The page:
Retinal Vein Occlusion
What is a retinal vein occlusion (RVO)?
A blockage (occlusion) of a vein in the retina can lead to sudden painless blurry vision in adults. Veins drain the blood from the eye. When a retinal vein comes temporarily blocked, the blood backs up and leaks into the retinal layers. This blockage causes temporary lack of oxygen to the retina tissues and can lead to permanent retinal damage and secondary vision loss.
What causes a retinal vein occlusion?
Generally the cause of RVO is unknown. Common predispositions or risk factors include:
- High blood pressure
- Cardiovascular risk factors (diabetes, high cholesterol, smoking)
- Rare blood clotting disorders
What can I do to prevent a retinal vein occlusion?
We do not understand why some patients get RVO. The best way to reduce your risk of RVO is by controlling the underlying predispositions listed above. If you have a RVO at a young age (<50 years) and have no other risk factors, then it may be worth doing testing for rare blood clotting disorders with your family doctor.
How do you treat a retinal vein occlusion?
Patients who have RVO should be immediately referred to an ophthalmologist to be monitored for at least 6-12 months and assessed for retinal damage. Patients should also see their family doctor to be assessed for risk factors.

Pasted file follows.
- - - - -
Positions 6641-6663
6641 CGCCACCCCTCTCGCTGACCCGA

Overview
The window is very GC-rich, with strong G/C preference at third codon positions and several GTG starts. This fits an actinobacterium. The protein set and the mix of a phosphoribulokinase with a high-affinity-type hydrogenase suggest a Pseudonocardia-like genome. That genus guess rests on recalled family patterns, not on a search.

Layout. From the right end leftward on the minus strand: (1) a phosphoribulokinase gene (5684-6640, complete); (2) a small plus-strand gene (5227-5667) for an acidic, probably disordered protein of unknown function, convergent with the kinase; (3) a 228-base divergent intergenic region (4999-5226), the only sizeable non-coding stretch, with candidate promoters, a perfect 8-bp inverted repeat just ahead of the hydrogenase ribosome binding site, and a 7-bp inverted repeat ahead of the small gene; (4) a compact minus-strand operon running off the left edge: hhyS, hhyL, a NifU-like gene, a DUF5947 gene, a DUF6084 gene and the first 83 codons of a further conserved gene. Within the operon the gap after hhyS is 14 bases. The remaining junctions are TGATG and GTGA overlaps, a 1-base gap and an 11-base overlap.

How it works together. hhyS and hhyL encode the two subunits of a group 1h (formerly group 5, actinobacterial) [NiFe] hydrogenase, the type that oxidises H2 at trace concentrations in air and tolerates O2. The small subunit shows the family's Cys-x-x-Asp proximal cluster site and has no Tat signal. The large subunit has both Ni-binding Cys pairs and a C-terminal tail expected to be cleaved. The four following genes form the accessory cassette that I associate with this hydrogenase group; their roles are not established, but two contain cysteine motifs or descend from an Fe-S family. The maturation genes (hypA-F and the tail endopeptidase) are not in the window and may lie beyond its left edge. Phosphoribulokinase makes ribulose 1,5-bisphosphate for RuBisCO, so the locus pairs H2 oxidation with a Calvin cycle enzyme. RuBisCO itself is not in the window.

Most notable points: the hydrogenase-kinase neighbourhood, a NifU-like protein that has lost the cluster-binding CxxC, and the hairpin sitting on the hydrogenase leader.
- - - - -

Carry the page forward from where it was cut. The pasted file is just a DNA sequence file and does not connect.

In RVO, the blood spots in the retina will slowly resolve. Sometimes anti-VEGF or steroid medications are used to reduce the tendency for damaged blood vessels to leak. These medications are injected into the vitreous gel in the eye.
Patients with RVO can get chronic swelling of the retina, called macular edema, which causes painless blurry vision.
Macular edema can often be managed with anti-VEGF injections to stabilize the vision. Permanent damage to the retinal blood vessels after RVO may make ongoing anti-VEGF injections necessary to preserve central vision.
Patients with RVO are at risk of a secondary complication where abnormal blood vessels (neovascularization) start to grow on the iris, into the eye’s drainage system, and also on the retina. Neovascularization usually happens in the months after RVO and initially doesn’t cause any vision changes but, if not identified quickly, carries a significant risk of blindness. Neovascularization can only be identified by an eye exam. Neovascularization is a severe condition that requires urgent treatment with laser and sometimes eye injections.